Diaphragm Development

The original star cone.

The original star cone.

Traditional Aluminum cone.

Traditional Aluminum cone.

The founder and engineer of a high-end speaker brand passed away while in the midst of developing a new 6.5″ flat aluminum woofer diaphragm called a “star” cone. The star cone was his innovation to reduce the intense ringing associated with traditional aluminum cone drivers.  He worked mainly by himself, and left behind very little in the way of design documentation. The company president asked Warwkyn Associates to help finish the diaphragm design. We were told that the founder’s intent was to make the diaphragm as flat as possible so that the sound waves were propagated from a single plane.

cs1.7_cone mold 001

Diaphragm mold

We only had the prototype diaphragms and the files from the founder’s computer to work with. We analyzed the files and determined the diaphragm shape was generated from spreadsheets whose values (x,y,z) were then converted into G-code ( tool paths ) to run CNC milling machines to make molds. These molds were then used to shape aluminum sheets with a hydraulic press. We made our own version of the spreadsheet to emulate the technique, but instead of using G-code, we used Solidworks to convert the spreadsheet values to a 3D model. The 3D model could then be used to program any CNC milling machine. The first few prototype molds were made with this technique.

3D Cone model directly in Solidworks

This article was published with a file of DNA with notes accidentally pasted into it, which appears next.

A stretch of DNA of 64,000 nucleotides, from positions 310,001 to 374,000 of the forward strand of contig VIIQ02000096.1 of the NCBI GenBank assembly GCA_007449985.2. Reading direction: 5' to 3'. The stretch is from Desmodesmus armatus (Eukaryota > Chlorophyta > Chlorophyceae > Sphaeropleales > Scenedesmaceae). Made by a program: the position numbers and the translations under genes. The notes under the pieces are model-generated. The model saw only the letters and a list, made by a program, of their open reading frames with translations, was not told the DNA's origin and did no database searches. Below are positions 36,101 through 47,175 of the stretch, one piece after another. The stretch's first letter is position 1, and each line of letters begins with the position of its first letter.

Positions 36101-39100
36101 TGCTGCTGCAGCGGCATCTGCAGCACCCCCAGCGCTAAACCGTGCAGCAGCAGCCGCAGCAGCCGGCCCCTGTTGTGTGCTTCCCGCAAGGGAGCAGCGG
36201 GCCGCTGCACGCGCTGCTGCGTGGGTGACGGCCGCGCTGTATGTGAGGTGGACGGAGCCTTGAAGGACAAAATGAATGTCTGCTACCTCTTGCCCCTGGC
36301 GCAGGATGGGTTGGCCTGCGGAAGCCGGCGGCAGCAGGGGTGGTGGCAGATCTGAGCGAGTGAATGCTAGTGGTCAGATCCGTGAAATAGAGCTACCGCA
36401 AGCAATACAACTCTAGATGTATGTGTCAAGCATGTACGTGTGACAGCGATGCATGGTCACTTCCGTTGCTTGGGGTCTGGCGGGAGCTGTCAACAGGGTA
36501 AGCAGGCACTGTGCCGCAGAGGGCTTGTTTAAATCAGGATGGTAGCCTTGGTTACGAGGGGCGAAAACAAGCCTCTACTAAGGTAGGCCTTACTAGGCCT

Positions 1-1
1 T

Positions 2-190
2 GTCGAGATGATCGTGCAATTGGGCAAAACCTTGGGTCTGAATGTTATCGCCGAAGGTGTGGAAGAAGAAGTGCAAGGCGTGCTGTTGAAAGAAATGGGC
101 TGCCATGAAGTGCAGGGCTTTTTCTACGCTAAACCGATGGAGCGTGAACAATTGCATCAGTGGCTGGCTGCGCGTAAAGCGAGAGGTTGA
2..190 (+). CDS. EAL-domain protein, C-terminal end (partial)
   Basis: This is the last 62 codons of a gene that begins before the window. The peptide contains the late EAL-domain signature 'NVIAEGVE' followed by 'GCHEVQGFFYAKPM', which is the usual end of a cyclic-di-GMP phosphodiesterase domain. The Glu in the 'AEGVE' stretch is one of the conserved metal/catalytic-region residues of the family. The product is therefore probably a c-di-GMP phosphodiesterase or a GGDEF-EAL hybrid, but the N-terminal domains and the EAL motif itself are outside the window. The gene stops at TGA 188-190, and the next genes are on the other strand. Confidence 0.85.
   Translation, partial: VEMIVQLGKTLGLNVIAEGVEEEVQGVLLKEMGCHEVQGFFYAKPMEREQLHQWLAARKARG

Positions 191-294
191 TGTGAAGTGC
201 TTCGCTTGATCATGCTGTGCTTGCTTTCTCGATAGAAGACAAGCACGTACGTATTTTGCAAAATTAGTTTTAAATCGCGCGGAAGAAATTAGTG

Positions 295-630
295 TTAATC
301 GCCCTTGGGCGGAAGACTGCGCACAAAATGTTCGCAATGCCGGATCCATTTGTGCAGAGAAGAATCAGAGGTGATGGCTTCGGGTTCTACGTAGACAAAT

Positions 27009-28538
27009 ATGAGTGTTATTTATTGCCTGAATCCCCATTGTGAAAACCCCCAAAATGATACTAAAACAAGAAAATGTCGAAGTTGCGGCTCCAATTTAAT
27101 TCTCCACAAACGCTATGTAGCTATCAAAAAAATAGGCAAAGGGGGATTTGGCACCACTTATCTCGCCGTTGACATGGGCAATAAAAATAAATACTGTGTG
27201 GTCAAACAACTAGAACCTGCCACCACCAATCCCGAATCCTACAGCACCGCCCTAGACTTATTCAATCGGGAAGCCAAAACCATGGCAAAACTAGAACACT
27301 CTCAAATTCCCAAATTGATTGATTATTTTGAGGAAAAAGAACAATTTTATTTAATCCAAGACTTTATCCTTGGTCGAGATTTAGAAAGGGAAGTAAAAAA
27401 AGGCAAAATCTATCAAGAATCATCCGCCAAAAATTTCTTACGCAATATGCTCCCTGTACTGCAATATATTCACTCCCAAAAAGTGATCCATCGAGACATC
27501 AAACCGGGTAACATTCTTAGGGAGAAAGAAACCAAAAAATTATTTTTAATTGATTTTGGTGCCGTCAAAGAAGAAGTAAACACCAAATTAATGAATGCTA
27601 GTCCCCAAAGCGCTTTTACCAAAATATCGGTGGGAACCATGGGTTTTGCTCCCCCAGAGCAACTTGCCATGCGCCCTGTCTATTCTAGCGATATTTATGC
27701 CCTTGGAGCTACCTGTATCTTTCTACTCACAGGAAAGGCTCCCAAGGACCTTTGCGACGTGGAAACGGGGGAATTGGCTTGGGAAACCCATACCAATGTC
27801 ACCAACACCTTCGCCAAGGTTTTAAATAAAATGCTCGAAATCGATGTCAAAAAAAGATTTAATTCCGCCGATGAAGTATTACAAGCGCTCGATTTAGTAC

3D Cone model directly in Solidworks

3D pointcloud generated by spreadsheet to develop cone model.

3D pointcloud generated by spreadsheet to develop cone model. (click for larger image)

Dense 3D pointcloud generated by spreadsheet to develop cone model.

Dense 3D pointcloud generated by spreadsheet to develop cone model.

The plan was for the client to use the 3D model and their CNC milling machine to cut molds to form diaphragms, and ship them to Warkwyn for analysis. This proved to be very time consuming, and would actually shut down production while the mold was being produced. To save time, we machined the molds locally. Using precision sheet metal rollers, we adjusted the thickness of aluminum sheet stock to determine the ideal diaphragm thickness. We mounted the prototype diaphragms on an earlier production woofer and analyzed the performance. After a few iterations of this process it became clear that the spreadsheet technique was too time consuming and a new method had to be devised in order to save time and our client’s money. We refined the technique so that the diaphragm shape could be parametrically adjusted in its 3d model form, bypassing the spreadsheet. This made it much easier and more time efficient for the client to visualize the shape.

Measuring the star cone driver for distortion.

Measuring the star cone driver for distortion.

Using the Klippel laser vibrometer to analyze the diaphragm’s behaviour throughout the audio range, more refinements were made to the diaphragm shape to increase the performance. The end result was the diaphragm illustrated here, which was well received by the client and the marketplace.

Laser Vibrometer Scan of final cone

Laser Vibrometer Scan of final cone (click for larger image)

Laser vibrometer scan of the original cone shows resonances in the crossover range.

Laser vibrometer scan of the original cone shows resonances in the crossover range. (click for larger image)

Final star diaphragm design in production

Final star diaphragm design in production

 

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